“I can’t stand Muslims … They’re not all bad – they do chuck pillow-biters off buildings.” Larry Pickering is a cartoonist. He was the VIP guest at a February Q Society meeting in Sydney. To help with the fundraising, he donated one of his own sketches for auction – a depiction of a veiled Muslim woman being raped by her son-in-law. According to the Sydney Morning Herald, it went for $600.
The “political correctness has gone mad and free speech is under attack everywhere” industry is flourishing and this was its nasty little heart. Q Society president Debbie Robinson told those gathered at the North Ryde RSL: “Australia is much further down the path of political correctness than most people realise”.
Pickering and Robinson were followed by former Liberal MP Ross Cameron who said: “The NSW division of the Liberal Party is basically a gay club. I don’t mind that they are gay, I just wish, like Hadrian, they would build a wall”. (Hadrian’s Wall, begun in AD 122, was the north-west frontier of the Roman Empire). He later tried to defend his comments as being merely well-intentioned humour.
Cameron and his fellow travellers – One Nation, the right wing of the Liberal Party, the columnists in Murdoch press – bang on about enemies of freedom and the censorship of their ideas.
But by their own words it is obvious that they hate freedom: they hate religious freedom; they hate the free association of workers in unions; they hate a woman’s freedom to choose; they hate the idea of gays and lesbians gaining the freedom to marry. And the only speech the free speech warriors truly cherish is hate speech.
They often try to disguise their motives with all sorts of deceptive language and sophistry. The Q Society, for example, calls itself “a not-for-profit civil rights organisation”. It has echoes of US president Andrew Johnson vetoing the 1866 Civil Rights Act on the grounds that, by formally granting Blacks citizenship and equal rights, it discriminated against whites.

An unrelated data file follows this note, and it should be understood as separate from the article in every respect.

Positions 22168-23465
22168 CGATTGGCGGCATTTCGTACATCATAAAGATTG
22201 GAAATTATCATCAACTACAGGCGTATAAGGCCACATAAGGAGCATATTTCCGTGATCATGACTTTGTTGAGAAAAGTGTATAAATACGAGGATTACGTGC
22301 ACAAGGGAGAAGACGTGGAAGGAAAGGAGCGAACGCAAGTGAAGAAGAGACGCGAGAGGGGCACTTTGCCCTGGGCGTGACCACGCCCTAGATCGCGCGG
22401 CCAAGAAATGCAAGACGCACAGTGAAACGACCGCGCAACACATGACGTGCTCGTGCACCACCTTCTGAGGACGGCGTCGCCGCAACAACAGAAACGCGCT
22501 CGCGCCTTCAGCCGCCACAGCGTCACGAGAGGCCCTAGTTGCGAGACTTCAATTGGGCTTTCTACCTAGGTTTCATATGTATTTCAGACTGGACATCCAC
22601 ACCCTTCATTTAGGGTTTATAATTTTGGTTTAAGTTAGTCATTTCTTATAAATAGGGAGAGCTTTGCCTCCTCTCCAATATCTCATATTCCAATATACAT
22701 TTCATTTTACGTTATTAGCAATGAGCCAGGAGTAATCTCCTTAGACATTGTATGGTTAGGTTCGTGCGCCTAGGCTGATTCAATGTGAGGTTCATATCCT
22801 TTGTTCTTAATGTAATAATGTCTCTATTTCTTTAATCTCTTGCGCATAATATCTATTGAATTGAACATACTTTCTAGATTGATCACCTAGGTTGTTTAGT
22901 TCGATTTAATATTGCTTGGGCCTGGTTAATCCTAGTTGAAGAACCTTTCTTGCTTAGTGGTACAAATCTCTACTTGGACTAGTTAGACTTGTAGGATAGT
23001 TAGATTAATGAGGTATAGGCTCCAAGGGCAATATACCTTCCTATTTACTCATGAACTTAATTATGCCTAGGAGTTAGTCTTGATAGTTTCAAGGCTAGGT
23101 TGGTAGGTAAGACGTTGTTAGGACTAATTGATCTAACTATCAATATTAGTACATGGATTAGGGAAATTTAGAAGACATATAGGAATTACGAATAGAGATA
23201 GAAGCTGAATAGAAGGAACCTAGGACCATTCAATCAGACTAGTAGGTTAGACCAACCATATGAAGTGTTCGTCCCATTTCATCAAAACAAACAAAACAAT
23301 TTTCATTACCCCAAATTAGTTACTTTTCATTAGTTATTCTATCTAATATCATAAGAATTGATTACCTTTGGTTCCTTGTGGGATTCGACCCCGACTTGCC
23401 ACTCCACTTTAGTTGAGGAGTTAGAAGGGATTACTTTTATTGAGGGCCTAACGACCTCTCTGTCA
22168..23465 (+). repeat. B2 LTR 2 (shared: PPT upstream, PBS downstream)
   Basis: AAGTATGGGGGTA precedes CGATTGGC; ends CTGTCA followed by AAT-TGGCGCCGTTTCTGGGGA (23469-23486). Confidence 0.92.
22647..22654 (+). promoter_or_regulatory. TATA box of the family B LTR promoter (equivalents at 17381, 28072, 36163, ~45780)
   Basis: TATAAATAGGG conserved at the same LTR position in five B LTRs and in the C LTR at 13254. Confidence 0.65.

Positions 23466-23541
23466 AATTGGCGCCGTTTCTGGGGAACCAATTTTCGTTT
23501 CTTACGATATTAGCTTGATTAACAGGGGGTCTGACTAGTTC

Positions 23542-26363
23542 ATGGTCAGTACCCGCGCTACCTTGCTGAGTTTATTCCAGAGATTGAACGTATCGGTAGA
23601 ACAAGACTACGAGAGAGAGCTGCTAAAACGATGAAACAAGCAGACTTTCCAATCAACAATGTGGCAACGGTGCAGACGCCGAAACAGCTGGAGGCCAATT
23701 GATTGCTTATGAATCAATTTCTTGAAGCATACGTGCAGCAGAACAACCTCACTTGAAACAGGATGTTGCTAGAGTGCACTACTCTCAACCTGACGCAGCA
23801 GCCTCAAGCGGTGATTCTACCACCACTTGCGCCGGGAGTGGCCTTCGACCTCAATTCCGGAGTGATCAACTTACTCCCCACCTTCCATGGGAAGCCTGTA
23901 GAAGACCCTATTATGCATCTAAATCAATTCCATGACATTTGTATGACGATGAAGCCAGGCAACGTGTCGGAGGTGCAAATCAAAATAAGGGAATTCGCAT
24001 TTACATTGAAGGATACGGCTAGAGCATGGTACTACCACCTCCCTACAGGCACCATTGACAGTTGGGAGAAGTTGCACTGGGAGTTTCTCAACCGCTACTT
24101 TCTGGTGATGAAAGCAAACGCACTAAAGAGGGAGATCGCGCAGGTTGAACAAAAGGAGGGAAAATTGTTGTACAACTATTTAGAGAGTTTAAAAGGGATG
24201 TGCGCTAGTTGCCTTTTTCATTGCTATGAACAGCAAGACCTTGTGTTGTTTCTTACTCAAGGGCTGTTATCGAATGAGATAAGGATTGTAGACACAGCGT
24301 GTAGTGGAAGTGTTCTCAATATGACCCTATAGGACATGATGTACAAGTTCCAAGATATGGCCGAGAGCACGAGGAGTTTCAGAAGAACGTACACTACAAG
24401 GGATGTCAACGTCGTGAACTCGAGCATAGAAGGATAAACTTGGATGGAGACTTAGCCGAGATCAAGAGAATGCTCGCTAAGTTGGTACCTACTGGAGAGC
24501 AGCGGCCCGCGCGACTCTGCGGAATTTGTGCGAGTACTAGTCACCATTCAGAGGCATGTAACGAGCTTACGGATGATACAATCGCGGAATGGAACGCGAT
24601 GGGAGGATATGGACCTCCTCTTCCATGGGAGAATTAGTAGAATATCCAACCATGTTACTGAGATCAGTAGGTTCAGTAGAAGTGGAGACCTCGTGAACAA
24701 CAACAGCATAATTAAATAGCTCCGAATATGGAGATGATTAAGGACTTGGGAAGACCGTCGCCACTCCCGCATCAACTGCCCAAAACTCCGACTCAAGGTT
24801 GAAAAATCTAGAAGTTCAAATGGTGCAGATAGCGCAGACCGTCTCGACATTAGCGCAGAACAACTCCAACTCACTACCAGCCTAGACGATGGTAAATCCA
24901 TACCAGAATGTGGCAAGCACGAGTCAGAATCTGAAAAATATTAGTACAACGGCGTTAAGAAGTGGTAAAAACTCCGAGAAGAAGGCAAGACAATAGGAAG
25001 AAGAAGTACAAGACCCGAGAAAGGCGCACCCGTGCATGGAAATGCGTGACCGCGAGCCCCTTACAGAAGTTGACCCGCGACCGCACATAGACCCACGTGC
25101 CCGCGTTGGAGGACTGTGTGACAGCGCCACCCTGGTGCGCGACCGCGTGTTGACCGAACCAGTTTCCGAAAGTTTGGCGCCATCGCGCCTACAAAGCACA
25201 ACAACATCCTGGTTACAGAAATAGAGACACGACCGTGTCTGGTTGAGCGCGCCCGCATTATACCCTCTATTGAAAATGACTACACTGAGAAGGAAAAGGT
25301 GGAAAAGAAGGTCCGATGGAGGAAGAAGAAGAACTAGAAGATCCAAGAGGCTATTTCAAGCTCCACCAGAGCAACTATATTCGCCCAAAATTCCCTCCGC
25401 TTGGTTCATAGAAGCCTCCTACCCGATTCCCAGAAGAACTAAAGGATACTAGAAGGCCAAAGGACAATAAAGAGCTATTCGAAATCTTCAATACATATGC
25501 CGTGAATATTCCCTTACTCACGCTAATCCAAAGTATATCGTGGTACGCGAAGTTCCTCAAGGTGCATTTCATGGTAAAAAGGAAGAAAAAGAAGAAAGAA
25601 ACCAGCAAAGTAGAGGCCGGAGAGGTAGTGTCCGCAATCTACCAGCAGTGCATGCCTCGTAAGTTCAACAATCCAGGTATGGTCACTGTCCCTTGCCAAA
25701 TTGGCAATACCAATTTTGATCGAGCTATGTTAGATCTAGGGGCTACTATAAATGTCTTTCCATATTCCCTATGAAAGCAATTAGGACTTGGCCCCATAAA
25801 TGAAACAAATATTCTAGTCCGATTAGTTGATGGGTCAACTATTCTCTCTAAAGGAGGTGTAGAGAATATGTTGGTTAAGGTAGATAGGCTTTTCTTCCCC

The bigots aren’t that clever, but, like that miserable specimen Andrew Johnson, they know what they’re doing: they’re organising the reactionaries by pretending to be victims.
I’ve loved being a candidate in the Victorian election.
“Win, lose or draw, I could not be prouder of the campaign we’ve all been part of.” Jerome Small, Victorian Socialists candidate for the Northern Metropolitan region, summed it up well to an elated, exhausted crowd of hundreds at the Victorian Socialists’ post-election party. Throughout months of campaigning, it felt like we were having an impact, connecting with people who feel abandoned by the major parties, angry at the system and open to socialist solutions. As the results came trickling in on election night, we knew this feeling was right.
Despite a frenzied media barrage by the Murdoch press against “Dictator Dan”, Labor had a decisive victory in the Victorian election. Murdoch’s Herald Sun flirted with the politics of the far-right, anti-vax, conspiracy theory nutjobs to attack Premier Daniel Andrews, and the Liberal Party was happy to follow along.
Six years after exposing the appalling treatment of Indigenous children in the Northern Territory’s Dondale prison, ABC’s Four Corners has revealed similarly terrible conditions in Western Australia’s Banksia Hill Juvenile Detention Centre.
A surge in both COVID-19 cases and protests inside China presents a dilemma for the ruling Communist Party.
News that the annual cost of the National Disability Insurance Scheme (NDIS) is predicted to reach $50 billion in 2025-26 has caused much handwringing in Canberra and in the media. So much that NDIS Minister Bill Shorten has announced a review of waste in the scheme.